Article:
In a 2-1 decision, the 8th Circuit on March 25th in MikLin Enterprises, Inc., v. National Labor Relations Board enforced an NLRB Order finding that a Jimmy John’s franchisee violated Sections 8(a)(1) and (3) of the National Labor Relations Act (NLRA) when it fired six employees for participating in a poster campaign designed to focus public attention on what they felt was the franchisee’s inadequate sick leave policy. As part of the campaign, the workers hung posters at their shops and then later elsewhere suggesting that customers would not be able to visually tell the difference between sandwiches made by sick and healthy Jimmy John workers.
Noting that its employees were not told they needed to come in to work when they were sick, the franchisee protested that the workers lost their protection under the NLRA because the posters did not accurately describe the franchisee’s sick leave policy. To the contrary, employees were required to wait 24 hours before symptoms disappeared before returning to work. The 8th Circuit majority disagreed, however, stating that the posters “accurately characterized the practical impact” of the policy.
Under established Board law – that phrase is probably an oxymoron at this point, isn’t it? – otherwise protected statements lose that protection if they are made with “reckless disregard of its truth or falsity.” As it relates to the posters, the Jimmy John’s franchisee argued that the posters’ statements that workers “can’t even call in sick” was knowingly false because they knew that they were required to wait for symptoms to subside before returning to work. On the other hand, the 8th Circuit noted that the record created at the ALJ hearing included evidence that employees worked 80% of the time they were sick because they could not obtain a replacement to work for them, could not afford to miss the day of work or both. Alternatively, the court also rejected the Jimmy John’s franchisee argument that the workers’ statements were unprotected because they were disloyal and publicly disparaged its product.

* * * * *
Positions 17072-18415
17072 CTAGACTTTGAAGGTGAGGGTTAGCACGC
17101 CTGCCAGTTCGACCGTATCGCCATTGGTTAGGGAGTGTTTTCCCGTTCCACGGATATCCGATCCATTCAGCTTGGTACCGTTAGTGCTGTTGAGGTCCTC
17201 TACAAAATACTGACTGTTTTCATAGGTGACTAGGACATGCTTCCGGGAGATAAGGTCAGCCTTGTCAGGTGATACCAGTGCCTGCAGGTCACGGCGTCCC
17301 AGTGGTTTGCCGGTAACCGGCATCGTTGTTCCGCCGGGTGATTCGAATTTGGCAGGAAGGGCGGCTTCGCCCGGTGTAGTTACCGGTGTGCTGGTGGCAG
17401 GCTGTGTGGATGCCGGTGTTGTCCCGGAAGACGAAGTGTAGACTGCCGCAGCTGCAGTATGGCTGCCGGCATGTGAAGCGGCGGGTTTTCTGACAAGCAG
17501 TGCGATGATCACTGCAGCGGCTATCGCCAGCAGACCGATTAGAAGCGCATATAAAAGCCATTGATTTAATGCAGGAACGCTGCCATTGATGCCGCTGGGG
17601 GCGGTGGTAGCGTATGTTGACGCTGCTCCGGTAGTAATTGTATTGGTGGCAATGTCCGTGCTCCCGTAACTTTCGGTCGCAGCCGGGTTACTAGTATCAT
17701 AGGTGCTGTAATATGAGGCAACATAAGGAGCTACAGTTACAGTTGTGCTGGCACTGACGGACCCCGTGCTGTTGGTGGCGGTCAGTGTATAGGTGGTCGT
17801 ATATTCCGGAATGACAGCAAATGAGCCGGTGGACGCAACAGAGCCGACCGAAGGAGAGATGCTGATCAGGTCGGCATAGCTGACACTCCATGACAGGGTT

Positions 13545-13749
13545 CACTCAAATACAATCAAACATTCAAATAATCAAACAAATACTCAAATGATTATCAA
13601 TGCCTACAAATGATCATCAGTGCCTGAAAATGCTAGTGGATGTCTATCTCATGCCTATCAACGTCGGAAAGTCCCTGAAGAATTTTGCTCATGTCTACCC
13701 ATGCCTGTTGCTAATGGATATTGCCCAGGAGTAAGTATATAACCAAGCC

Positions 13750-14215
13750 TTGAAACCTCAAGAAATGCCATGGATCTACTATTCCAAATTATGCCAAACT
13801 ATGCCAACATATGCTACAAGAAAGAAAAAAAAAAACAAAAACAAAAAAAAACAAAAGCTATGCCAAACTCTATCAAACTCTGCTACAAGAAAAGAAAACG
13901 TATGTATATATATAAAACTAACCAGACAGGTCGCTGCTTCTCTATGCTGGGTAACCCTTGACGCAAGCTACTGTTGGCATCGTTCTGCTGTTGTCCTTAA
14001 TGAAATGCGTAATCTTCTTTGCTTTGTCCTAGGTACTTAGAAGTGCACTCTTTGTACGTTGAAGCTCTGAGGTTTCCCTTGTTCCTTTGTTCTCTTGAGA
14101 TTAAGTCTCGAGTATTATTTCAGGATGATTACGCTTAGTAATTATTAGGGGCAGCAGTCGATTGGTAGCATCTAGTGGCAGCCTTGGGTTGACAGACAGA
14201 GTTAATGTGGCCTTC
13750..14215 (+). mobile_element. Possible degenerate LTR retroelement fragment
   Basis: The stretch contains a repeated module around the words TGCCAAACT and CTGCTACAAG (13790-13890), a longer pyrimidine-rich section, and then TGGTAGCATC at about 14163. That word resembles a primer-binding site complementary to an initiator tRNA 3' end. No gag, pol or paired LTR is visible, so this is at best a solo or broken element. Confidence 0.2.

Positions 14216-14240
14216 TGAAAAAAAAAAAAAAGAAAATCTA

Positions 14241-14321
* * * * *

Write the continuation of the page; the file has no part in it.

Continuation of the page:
This dispute arose in the context of a labor dispute arising out of the workers’ efforts to organize at least in part to obtain better sick leave benefits. As a result, the court (and the Board before it) gave the workers wider latitude that they might otherwise have gotten in maintaining the protected nature of their statements. Nevertheless, employers need to be careful before resorting to self-help in these types of situations. Clearly, the Board is taking a much more lenient view of what constitutes protected statements and activity under the NLRA and this decision is an example showing that the courts are according considerable deference to the Board’s conclusions regarding such statements. Because of the deference that Board decisions are due in the courts, employers should not expect the courts to overturn Board findings on protected activity unless those findings are clearly egregious.